My husband introduced me to Trello almost 3 years ago when we were engaged, and I hated it! Now, after finding ways to make it work for me, I’m singing a different tune.
Plus, they now let you add amazing background images to your boards which makes the entire experience much more pleasant and inspiring! (Don’t laugh.)
Above is a screenshot of my Trello Board, Q1 Goals and Intentions.
The Day Designer
Last year, for the very first time, I stuck with a planner for the entire year! It was a weekly planner called Ink+Volt, and while I got a lot of use out of it, I found myself wishing I had more space for each day.
Enter: The The Day Designer daily planner. I am in love with this planner! I’ve only been using it for a couple of weeks, but I think it’s going to make a huge difference in my year.
If you want to see how their pages work, you can print out the daily layout for free!
Benj and I mainly use iCalendar to schedule appointments and events— everything from weddings and family nights to doctor’s appointments and grocery shopping days.
It’s convenient to have access to it on our phones and computers, and to both be able to see what we’ve got going on.
(*Note: I know that many people prefer Google Calendar, so check that app out, too.)
I use Pages for all kinds of things like goal setting, figuring out cleaning routines, and writing out comprehensive plans.
I also use it for journaling. As much as I love paper journals, I’m a very slow writer and I’d probably never journal if I was doing it by hand.
(*Note: Evernote is another great app to use.)
This is a technique that can be tricky to figure out when you’re a stay-at-home mom, but I’ve found that it gives our family life a lot of structure and predicability. It helps me not to feel frazzled, and instead adds a sense of calm to my life.
I could (and might) write an entire post about time blocking! It’s certainly a strategy worth looking into further.
Grace and Balance in Goal Setting as a Mom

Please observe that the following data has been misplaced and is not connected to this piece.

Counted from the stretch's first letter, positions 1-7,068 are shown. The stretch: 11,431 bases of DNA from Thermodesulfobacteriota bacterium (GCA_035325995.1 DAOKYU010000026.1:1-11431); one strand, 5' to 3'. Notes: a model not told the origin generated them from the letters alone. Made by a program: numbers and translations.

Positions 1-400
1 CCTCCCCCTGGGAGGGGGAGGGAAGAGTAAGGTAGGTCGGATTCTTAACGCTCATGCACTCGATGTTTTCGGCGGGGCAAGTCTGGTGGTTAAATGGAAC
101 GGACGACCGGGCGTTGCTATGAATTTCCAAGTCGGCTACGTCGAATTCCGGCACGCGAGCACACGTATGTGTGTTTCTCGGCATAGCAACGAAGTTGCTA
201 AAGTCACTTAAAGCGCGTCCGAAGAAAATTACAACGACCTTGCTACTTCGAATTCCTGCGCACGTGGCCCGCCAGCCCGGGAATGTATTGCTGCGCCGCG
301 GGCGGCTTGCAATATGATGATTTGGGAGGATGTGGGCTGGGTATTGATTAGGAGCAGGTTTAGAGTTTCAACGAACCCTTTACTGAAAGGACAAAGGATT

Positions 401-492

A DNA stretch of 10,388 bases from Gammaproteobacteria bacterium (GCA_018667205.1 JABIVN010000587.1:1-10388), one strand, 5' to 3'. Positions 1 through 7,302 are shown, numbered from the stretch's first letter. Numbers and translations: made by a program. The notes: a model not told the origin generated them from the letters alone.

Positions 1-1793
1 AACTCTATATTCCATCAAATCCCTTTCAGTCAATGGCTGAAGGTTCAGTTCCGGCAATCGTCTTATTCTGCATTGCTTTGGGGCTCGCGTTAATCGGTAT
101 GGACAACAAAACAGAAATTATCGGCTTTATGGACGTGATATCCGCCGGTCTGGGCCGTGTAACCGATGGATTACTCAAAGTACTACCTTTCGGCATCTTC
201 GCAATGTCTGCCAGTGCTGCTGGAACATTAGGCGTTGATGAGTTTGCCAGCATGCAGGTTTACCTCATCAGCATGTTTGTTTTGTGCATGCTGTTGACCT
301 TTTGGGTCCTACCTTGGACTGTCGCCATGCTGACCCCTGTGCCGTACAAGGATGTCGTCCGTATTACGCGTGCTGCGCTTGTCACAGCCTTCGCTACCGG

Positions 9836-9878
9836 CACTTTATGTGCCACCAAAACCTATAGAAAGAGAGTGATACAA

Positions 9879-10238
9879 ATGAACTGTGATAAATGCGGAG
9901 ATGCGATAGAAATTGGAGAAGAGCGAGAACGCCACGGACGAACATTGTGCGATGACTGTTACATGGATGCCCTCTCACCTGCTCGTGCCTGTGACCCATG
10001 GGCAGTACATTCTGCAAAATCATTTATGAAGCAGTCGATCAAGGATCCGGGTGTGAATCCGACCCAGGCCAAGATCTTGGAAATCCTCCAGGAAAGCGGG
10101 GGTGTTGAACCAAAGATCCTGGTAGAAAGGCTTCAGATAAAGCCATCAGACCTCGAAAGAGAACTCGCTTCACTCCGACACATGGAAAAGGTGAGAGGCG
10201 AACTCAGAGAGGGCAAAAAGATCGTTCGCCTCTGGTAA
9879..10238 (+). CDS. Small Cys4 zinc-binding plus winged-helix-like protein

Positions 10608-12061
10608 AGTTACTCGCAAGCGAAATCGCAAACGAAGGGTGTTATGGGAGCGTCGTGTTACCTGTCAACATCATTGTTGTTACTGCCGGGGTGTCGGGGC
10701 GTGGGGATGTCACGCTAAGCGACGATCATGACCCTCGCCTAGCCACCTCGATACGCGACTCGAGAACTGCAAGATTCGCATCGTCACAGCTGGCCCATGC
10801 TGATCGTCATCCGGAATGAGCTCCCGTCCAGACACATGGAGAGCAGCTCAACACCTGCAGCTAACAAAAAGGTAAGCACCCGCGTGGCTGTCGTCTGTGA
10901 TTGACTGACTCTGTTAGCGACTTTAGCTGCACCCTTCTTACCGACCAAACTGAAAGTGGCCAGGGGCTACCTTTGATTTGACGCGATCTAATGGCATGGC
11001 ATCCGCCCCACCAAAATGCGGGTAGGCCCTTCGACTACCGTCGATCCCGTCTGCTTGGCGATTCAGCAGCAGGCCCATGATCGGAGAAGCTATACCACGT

Sometimes, big goals need to take a backseat until the right season comes along. And sometimes, living in survival mode is perfectly fine and nothing to feel ashamed of (hello, newborn and postpartum months)!
As moms, we go through far more seasons than we did before our kiddos came along! Morning sickness, sleepless nights, weaning, potty training, illness— they’re all seasons that will eventually pass, but turn our lives topsy-turvy for a little while.
We have to bear this in mind and be quick to give ourselves grace when our goals are put on hold.
Don’t be so frustrated by your changing seasons that you give into hopelessness and throw in the towel. And don’t be so bound and determined to accomplish your goals no matter the season that everyone around you suffers, including yourself.
Find the right balance for whatever season you find yourself in.
To be perfectly honest that’s easy to say, and very hard to do! I have the tendency to swing to one side or the other, but neither one is wise nor healthy.
Most of all, remember that the work you do everyday as a mama is important and meaningful. And even if nothing gets checked off your to-do list, you can still have a good day!
If you have any goal setting tips, please share them down in the comments below!